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Gibson rb800 vs stelling sunflower

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Sep 23, 2019 - 12:26:04 PM
10 posts since 9/23/2019

Ive heard a lot of bad press about gibson rb800 mine is a 1970_71 model and it looks like a 5 ply rim compareing it to my 2016 stelling sunflower there doesnt seem to be much in it sound wise and they are both very playable the rb800 weighs in at 11lb the stelling at 11lb 6 there are a shortage of good banjos here in the uk ive also owned a gibson ess 1991 and a stelling 1984 both nice the rb800 has a fiddle headstock wreath inlay and a 2 piece flange made in usa on the head stock. Has anyone had a good rb800 cos this one seems ok thanx karlo

Sep 23, 2019 - 2:44:52 PM

505 posts since 5/19/2018

no Reason to give a RB800 bad press.

They may not be the best Gibson made. They may have lousy gold plating. They may also look somewhat odd to some, but when set up correctly, they can stand up against any other Gibson out there.

I really love the Fire Engine Red and Yellow ones.

Sep 23, 2019 - 2:53:31 PM

Karlp

UK

10 posts since 9/23/2019

Hey a guy who thinks like me i love rb800s they play n mine also sounds amazing thanx karl

Sep 23, 2019 - 2:58:58 PM
Players Union Member

heavy5

USA

955 posts since 11/3/2016

I have a good one & enjoy it !

Sep 23, 2019 - 5:42:47 PM
likes this
Players Union Member

KCJones

USA

490 posts since 8/30/2012

I've never played an RB-800 but I'm lucky to have access to Elderly and Spruce Tree so I've test driven a lot of Gibsons from 60s, 70s, 80s, 90s, 2000s and honestly they all sounded great. Every one of them sounded great. That's just from test playing them while looking to buy, not long-term ownership. I can't speak to their build quality or to the issues I've heard about splitting rims or bad plating, just the sound.

If you listen to a lot of folks on this forum you'd think a 70s Gibson is a terrible banjo and not worth purchasing but I've never heard a Gibson that sounded bad. Of course I've only played maybe 15-20 Gibsons in my life, so what do I know honestly. But I've never heard a bad one. You'd also think that a "Greg Rich" Gibson sounds like angels singing but I've played a couple of them and they sound great, yes, but not much different than the other Gibsons to be honest.

Same with "non-Tony Pass" Stellings, the way people talk about them around here you'd think they don't sound all that great, but I played my 84 Sunflower next to a 2002 Sunflower, in the same room at the same time back and forth for a couple hours, and they sounded nearly identical. I think my older rim looks way cooler with the angled edge vs round edge, but that's pretty subjective and looks are looks, not sound. But personally I think the Tony Pass vs non-TP thing is overblown. Maybe I'm biased because I own an older one. (Probably)

Maybe I'm missing something, but that's just my experience as an amateur. Keep in mind that when most people give advice about consumer products, regardless of what they are... banjo, car, cell phone, anything....most people will simply recommend what they chose to go with. So someone with a RB800 is going to say they're the best, someone with a Greg Rich era will say they're the best, etc. etc. That's not to say people are intentionally misleading, it's just that all humans have a tendency to want to recommend their own choices. We all do it. This isn't always the case though and we do have some great honest experts here at BHO that give excellent objective advice, but it's something to be aware of. And realistically, "great sound" is in the ear of the banjo-holder. After a certain point it's all personal preference, and I think if you're talking about Gibsons and Stellings you're not going to find any that don't sound great. I think if online reviews have you doubting the quality of your Gibson or Stelling, the best thing to do is turn off the screen and start picking tunes. Your ears know better than anyone else.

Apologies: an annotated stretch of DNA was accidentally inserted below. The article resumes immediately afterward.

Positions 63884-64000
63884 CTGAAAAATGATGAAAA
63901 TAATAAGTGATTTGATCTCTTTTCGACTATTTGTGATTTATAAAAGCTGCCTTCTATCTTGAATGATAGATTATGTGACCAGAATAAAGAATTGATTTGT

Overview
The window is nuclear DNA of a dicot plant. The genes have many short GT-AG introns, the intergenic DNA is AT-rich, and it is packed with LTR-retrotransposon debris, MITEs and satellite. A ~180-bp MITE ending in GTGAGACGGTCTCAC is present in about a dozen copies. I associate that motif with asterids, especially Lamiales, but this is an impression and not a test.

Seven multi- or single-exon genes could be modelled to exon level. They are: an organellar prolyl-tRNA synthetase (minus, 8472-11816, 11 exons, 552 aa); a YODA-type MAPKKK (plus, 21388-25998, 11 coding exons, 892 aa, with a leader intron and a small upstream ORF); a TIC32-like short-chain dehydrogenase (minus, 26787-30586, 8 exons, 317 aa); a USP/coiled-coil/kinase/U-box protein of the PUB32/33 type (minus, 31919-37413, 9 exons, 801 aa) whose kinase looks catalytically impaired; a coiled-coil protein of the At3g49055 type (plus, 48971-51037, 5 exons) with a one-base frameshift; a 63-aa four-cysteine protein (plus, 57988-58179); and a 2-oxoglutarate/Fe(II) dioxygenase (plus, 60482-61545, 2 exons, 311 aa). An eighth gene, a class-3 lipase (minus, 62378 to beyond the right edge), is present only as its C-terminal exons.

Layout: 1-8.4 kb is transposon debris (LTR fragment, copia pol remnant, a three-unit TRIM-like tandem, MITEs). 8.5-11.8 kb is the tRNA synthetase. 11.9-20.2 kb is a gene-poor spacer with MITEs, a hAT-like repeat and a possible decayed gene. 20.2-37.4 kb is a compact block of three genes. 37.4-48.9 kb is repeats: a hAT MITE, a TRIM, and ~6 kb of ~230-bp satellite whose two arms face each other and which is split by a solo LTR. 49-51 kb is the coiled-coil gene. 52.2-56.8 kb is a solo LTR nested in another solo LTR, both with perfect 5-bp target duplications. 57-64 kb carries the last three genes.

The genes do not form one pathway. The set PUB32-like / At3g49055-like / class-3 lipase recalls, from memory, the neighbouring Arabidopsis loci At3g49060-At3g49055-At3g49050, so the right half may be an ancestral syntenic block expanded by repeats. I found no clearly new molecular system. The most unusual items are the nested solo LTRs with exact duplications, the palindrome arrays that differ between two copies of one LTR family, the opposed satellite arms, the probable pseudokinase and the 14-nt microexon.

Just my 2 cents as a guy that knows basically nothing. Take everything you read online with a grain of salt, including this comment. Cheers.

Sep 24, 2019 - 4:46:16 AM

134 posts since 5/3/2004

Well put KC.

Sep 24, 2019 - 5:11:33 AM

Karlp

UK

10 posts since 9/23/2019

Thanks i spend too much time listening to other peoples reviews of banjos really both the stelling and rb800 play great and sound amazing no rim seperation or plating issues . i should really just be enjoying them instead of dissecting them under a microscope thanx again karl

Sep 24, 2019 - 6:36:02 AM

627 posts since 12/26/2006

For me, an RB800 is not in the same league as a Stelling. Any Stelling. At the end of the day, it is what YOU like that counts.

Enjoy,

Dave

Sep 24, 2019 - 7:12:45 AM

banjoez

USA

2323 posts since 7/18/2007

quote:
Originally posted by KCJones

..............Same with "non-Tony Pass" Stellings, the way people talk about them around here you'd think they don't sound all that great, but I played my 84 Sunflower next to a 2002 Sunflower, in the same room at the same time back and forth for a couple hours, and they sounded nearly identical. I think my older rim looks way cooler with the angled edge vs round edge, but that's pretty subjective and looks are looks, not sound. But personally I think the Tony Pass vs non-TP thing is overblown. Maybe I'm biased because I own an older one. (Probably)